Democratic Congressional candidate Alexandria Ocasio-Cortez arrives to vote in the midterm elections in the Bronx, New York City, U.S., November 6, 2018. REUTERS/Andrew Kelly
Missouri Attorney General and Republican U.S. Senate candidate Josh Hawley, left, checks in to the polling place before voting, Tuesday, Nov. 6, 2018, in Columbia, Mo. (AP Photo/L.G. Patterson)
U.S. Rep. Beto O'Rourke (D-TX), candidate for U.S. Senate arrives with his family to vote in the 2018 midterm elections in El Paso, Texas, U.S., November 6, 2018. REUTERS/Mike Segar TPX IMAGES OF THE DAY
Republican candidate for Governor Ron DeSantis arrives to vote, carrying his daughter Madison, in the midterm elections at a polling place in Ponte Vedra Beach, Florida, U.S., November 6, 2018. REUTERS/Carlo Allegri
Democratic congressional candidate Ilhan Omar walks to the vote counting machine after filling out her ballot during midterm elections in Minneapolis, Minnesota, U.S. November 6, 2018. REUTERS/Eric Miller
Democratic gubernatorial candidate Andrew Gillum, center, carrying son Davis, age 16 months, leaves the polling place after voting with wife R. Jai, right, during midterm elections in Tallahassee, Florida, U.S. November 6, 2018. REUTERS/Colin Hackley TPX IMAGES OF THE DAY
Alaska independent U.S. House candidate Alyse Galvin smiles after emerging from a voting booth on Tuesday, Nov. 6, 2018, in Anchorage, Alaska. Galvin, who arrived at the polling location with her family, is challenging Republican U.S. Rep. Don Young for Alaska's lone U.S. House seat. (AP Photo/Becky Bohrer)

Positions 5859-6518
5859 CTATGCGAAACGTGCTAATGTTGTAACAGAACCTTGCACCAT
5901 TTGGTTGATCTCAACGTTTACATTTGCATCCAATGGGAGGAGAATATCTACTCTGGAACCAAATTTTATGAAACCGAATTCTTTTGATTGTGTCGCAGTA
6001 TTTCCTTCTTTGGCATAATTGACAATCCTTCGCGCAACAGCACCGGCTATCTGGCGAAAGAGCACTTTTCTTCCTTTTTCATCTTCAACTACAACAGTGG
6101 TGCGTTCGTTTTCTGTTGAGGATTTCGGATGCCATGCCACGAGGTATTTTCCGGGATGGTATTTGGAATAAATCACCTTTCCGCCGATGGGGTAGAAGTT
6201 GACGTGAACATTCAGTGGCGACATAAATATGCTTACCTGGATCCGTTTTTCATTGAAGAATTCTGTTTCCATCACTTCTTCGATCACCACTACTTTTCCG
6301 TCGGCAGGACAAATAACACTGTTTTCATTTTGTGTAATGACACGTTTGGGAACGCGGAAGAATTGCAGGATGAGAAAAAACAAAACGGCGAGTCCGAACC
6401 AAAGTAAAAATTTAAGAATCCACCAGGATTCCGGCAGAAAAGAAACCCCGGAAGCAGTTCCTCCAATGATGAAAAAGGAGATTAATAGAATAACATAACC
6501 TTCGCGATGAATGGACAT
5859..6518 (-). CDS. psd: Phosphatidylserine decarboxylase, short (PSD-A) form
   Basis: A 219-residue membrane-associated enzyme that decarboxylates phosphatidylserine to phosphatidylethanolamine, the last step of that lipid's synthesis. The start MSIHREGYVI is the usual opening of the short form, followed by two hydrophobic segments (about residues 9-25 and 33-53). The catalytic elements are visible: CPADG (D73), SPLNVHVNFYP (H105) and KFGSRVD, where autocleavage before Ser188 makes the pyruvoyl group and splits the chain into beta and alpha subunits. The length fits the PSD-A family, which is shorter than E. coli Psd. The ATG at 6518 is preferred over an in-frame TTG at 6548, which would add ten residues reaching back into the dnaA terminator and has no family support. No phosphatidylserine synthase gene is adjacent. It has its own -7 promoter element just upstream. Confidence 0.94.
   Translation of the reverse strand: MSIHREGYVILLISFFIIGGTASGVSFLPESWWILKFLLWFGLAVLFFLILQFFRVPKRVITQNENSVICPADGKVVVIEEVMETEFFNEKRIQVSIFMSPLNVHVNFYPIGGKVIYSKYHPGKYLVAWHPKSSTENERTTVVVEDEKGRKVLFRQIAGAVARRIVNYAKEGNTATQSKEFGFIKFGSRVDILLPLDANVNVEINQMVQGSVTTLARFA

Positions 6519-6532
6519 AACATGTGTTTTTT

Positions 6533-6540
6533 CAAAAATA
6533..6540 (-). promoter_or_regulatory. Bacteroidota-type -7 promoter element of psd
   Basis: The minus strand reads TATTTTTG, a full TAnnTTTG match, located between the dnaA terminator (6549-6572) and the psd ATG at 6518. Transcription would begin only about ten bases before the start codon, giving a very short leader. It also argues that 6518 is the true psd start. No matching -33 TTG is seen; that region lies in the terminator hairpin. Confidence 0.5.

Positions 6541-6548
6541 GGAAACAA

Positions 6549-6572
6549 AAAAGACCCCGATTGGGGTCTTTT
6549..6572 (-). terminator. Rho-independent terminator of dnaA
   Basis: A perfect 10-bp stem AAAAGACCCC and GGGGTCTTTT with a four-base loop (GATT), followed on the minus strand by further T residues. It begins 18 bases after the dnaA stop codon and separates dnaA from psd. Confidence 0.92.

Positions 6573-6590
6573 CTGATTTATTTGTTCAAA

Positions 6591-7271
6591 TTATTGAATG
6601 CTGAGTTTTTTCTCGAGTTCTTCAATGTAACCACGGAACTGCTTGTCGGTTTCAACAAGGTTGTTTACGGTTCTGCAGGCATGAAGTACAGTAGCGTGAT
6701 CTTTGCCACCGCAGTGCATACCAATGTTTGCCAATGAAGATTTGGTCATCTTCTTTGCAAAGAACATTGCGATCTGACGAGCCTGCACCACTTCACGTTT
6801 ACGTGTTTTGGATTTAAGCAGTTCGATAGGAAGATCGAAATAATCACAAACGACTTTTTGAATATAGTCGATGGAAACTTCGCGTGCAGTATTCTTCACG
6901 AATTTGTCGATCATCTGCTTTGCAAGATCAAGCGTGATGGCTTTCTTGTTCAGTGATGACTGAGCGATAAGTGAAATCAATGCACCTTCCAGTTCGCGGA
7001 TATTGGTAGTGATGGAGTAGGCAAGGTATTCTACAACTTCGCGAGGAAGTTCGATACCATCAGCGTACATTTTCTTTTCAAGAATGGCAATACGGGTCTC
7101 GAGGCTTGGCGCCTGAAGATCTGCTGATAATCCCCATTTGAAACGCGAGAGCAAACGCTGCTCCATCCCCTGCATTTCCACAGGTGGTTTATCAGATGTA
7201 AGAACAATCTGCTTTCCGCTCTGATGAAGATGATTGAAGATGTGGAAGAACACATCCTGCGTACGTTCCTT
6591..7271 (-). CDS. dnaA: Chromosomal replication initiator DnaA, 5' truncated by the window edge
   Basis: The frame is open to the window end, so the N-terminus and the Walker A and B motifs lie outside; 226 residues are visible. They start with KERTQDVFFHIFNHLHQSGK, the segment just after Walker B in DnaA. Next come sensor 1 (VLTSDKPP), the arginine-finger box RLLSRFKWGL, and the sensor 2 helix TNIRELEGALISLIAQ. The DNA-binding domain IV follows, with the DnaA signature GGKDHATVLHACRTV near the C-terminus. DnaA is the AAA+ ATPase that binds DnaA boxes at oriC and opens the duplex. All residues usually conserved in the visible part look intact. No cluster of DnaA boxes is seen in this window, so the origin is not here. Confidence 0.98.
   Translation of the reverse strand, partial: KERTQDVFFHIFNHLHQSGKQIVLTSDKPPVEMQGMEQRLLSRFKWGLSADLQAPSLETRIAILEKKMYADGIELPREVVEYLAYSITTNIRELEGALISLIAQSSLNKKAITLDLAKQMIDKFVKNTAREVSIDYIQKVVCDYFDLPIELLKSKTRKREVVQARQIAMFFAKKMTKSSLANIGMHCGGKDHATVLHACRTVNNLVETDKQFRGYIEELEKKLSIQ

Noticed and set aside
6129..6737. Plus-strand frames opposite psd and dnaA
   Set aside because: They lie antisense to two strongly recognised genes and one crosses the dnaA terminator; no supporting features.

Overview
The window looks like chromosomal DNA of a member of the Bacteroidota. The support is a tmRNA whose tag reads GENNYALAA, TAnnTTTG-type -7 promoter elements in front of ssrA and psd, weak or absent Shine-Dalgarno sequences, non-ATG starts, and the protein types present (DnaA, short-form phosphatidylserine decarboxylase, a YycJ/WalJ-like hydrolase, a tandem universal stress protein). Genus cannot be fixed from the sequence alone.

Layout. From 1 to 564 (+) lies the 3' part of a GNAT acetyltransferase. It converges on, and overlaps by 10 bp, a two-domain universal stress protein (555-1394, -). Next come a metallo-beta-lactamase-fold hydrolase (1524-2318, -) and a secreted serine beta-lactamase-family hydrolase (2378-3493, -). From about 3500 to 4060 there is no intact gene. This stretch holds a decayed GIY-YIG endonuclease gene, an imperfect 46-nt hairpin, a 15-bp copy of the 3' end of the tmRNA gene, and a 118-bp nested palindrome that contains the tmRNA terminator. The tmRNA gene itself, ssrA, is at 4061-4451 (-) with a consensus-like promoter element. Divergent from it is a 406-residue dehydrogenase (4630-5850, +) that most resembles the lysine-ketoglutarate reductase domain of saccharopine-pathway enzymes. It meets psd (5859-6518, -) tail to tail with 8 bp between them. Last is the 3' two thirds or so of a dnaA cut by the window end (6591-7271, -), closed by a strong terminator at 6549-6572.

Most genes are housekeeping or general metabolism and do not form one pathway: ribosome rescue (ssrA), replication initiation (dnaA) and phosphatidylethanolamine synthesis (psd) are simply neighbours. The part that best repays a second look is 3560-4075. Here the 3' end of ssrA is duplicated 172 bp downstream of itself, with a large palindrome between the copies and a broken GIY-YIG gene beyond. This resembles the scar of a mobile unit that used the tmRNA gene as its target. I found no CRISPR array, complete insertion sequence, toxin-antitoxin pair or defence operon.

California gubernatorial Democratic candidate Gavin Newsom walks with his daughter, Montana, 9, to turn his ballot after voting Tuesday, Nov. 6, 2018, in Larkspur, Calif. (AP Photo/Eric Risberg)
Georgia Republican gubernatorial candidate Brian Kemp gives the thumbs up sign as he and youngest daughter Amy Porter leave after voting Tuesday, Nov. 6, 2018, in Winterville, Ga. Kemp is in a close race with Democrat Stacey Abrams. (AP Photo/John Bazemore)
Virginia Republican senatorial candidate Corey Stewart, center, and his wife Maria Stewart, left, voting at St. Margaret's Episcopal Church in Woodbridge, Va., Tuesday, Nov. 6, 2018. (AP Photo/Pablo Martinez Monsivais) Wife Maria Stewart
Marty Nothstein, Republican candidate in Pennsylvania's 7th Congressional District, arrive at his polling station to vote Tuesday Nov. 6, 2018, in New Tripoli, Pa. Nothstein is facing Democrat Susan Wild for the seat held by Charlie Dent who retired. (AP Photo/Jacqueline Larma)
Anthony Brindisi, left, Democratic candidate for New York's 22nd Congressional District, casts his vote at Mohawk Valley Community College in Utica, N.Y., Tuesday, Nov. 6, 2018. Brindisi, a Democratic Assemblyman, is hoping to defeat Republican Congresswoman Claudia Tenney in New York's 22nd Congressional District race. Pictured at right are his wife, Erica McGovern Brindisi, and his daughter, Lily Grace Brindisi. (AP Photo/Heather Ainsworth)
Democratic congressional candidate Amy McGrath checks in with poll workers before voting on Election Day in Georgetown, Ky., Tuesday, Nov. 6, 2018. (AP Photo/Bryan Woolston)